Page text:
While many weather and road conditions are out of our control, there are some tips

every colleague can take to be safe this winter:

1. Plan ahead, give yourself sufficient time and plan your route.

2. Wear shoes or boots that provide traction on snow and ice. Footwear made of rubber and neoprene composite

provide better traction than plastic and leather soles. Products, such as Yaktrax, are available with abrasive soles or

cleats that provide special trac􀆟on for walking on snow and ice. [Remember to remove when entering buildings.]

3. Use special care when entering and exiting vehicles; use your vehicle if needed for support.

4. Anticipate ice. Keep traction material in your car such as salt, sand or ice melt. This is useful to improve your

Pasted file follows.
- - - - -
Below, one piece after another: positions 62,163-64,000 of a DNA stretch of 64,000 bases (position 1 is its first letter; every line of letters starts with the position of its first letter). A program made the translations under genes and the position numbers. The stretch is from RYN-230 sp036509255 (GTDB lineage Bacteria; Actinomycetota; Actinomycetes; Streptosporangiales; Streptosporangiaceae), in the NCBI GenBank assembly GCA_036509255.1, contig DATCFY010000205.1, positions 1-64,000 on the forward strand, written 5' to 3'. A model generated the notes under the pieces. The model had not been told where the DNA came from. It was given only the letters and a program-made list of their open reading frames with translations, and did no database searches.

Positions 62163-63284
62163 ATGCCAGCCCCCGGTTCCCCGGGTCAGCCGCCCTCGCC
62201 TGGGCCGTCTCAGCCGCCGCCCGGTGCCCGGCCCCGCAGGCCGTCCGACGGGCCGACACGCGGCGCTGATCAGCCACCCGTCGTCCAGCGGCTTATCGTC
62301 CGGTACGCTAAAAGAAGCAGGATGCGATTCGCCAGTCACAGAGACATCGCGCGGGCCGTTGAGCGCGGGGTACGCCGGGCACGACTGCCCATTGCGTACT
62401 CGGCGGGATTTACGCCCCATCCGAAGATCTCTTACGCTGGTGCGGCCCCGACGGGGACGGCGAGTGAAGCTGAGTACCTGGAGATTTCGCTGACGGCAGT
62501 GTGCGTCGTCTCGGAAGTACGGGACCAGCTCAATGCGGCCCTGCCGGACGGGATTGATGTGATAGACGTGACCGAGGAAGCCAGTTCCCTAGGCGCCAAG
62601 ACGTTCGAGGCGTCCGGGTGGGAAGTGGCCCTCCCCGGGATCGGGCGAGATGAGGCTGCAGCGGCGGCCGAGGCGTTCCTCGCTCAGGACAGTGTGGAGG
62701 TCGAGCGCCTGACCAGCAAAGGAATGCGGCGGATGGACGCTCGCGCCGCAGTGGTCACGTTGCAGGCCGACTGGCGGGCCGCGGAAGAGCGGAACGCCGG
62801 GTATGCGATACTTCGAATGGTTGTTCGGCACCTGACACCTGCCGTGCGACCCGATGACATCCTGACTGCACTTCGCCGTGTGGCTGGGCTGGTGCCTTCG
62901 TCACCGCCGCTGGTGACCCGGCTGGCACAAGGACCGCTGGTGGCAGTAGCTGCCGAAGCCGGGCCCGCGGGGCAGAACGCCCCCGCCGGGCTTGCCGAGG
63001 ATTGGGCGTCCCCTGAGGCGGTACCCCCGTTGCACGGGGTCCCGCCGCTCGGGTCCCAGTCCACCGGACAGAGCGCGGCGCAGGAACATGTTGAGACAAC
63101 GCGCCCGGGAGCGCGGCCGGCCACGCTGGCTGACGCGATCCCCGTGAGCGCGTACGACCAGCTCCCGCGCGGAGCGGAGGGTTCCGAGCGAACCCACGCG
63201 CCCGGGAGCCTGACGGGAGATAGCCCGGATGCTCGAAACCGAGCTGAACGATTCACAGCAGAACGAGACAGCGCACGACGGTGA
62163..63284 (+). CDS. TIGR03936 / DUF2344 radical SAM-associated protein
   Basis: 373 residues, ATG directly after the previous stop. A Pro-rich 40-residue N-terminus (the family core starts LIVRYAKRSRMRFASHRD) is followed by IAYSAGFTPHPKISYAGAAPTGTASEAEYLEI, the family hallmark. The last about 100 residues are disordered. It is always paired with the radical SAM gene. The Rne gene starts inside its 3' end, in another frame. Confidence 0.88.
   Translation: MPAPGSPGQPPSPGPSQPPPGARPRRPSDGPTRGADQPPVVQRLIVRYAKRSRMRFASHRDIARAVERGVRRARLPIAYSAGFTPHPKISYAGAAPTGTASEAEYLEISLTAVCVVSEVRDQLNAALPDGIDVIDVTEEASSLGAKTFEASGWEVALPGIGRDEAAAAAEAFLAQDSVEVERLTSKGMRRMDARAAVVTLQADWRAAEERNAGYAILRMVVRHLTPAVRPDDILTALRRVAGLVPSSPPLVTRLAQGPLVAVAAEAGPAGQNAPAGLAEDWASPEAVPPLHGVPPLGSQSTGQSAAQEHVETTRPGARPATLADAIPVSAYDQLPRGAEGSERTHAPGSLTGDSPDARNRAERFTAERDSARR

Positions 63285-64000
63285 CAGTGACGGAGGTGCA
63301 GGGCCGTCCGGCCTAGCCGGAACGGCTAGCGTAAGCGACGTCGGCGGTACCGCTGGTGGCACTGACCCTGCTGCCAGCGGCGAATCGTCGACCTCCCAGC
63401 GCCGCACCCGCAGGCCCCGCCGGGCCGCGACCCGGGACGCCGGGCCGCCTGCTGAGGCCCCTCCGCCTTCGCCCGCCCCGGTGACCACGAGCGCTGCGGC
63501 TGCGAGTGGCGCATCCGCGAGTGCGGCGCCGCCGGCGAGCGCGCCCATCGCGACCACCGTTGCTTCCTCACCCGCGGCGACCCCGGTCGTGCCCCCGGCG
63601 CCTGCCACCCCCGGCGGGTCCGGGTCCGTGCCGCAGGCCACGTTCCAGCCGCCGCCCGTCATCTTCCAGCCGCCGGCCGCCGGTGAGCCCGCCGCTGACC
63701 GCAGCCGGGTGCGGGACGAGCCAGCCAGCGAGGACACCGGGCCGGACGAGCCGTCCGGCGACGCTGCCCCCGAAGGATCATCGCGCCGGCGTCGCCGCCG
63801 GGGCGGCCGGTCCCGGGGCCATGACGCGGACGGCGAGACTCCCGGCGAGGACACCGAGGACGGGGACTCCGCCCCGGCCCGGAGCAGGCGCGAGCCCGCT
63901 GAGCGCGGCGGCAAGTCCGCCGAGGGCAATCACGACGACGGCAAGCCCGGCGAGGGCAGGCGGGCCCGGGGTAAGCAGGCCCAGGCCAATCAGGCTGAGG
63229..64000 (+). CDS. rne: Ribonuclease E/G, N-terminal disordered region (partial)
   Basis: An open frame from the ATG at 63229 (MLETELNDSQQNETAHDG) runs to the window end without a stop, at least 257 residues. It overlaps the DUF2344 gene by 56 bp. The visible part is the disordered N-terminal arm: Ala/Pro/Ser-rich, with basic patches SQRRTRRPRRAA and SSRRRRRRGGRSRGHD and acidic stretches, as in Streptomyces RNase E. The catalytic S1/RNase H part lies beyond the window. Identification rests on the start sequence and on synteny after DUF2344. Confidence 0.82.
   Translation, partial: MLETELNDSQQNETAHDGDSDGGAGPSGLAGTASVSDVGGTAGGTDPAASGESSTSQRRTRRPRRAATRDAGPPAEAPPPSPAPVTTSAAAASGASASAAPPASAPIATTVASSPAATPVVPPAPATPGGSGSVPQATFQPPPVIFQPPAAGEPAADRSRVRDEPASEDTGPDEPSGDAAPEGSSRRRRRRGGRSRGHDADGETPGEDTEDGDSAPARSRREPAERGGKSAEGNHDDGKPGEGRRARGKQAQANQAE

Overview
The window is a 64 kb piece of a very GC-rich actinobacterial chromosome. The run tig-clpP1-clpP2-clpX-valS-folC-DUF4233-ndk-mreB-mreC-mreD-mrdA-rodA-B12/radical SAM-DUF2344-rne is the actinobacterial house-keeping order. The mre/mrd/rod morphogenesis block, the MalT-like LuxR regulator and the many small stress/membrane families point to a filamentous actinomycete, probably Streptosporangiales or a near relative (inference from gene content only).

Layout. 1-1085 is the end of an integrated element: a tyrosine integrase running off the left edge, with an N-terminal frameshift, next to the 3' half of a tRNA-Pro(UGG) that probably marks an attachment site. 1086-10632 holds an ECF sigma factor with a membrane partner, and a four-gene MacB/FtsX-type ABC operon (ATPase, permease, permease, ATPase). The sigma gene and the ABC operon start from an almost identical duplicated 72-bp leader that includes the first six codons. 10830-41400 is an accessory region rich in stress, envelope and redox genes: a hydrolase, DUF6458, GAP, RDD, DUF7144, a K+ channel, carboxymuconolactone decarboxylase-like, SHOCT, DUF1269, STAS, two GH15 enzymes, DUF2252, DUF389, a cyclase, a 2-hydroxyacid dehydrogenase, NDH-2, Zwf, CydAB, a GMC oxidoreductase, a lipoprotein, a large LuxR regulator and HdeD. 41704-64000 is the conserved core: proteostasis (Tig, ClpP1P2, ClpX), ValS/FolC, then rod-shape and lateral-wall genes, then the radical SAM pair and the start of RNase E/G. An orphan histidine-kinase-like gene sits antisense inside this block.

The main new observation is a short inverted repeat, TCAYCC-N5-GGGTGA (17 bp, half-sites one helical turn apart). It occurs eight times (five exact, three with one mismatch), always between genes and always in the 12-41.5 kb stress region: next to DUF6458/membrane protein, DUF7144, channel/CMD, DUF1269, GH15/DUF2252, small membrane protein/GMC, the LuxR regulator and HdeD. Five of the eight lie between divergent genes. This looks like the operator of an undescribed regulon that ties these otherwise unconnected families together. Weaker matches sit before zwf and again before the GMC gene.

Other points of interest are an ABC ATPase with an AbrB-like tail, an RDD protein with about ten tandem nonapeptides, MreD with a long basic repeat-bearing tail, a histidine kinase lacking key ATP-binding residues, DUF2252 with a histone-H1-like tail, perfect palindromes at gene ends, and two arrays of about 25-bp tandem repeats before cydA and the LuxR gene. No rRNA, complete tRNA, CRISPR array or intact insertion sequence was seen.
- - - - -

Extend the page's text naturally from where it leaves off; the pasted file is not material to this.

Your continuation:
safety in areas outside of work and home.

5. Avoid taking shortcuts. Walk in designated walkways as much as possible. Taking shortcuts over snow piles and

areas where snow and ice removal is not feasible can be hazardous. Look ahead when you walk; a sidewalk completely

covered with ice may require travel along its grassy edge for traction.

6. Take steps slowly. When given no choice but to walk on ice, consider the following: Take short steps or shuffle

for stability. Keep your hands free and out of your pockets for better balance. Walk at a slower pace so you can react

quickly to a change in traction.

7. Look up. Be careful of what you’re walking under. Falling snow and ice can cause injuries.

8. Enter buildings cautiously, expect melted snow and ice on floors. Wipe feet on walkoff mats at entrances. Remove

snow and water from footwear to help prevent slick conditions.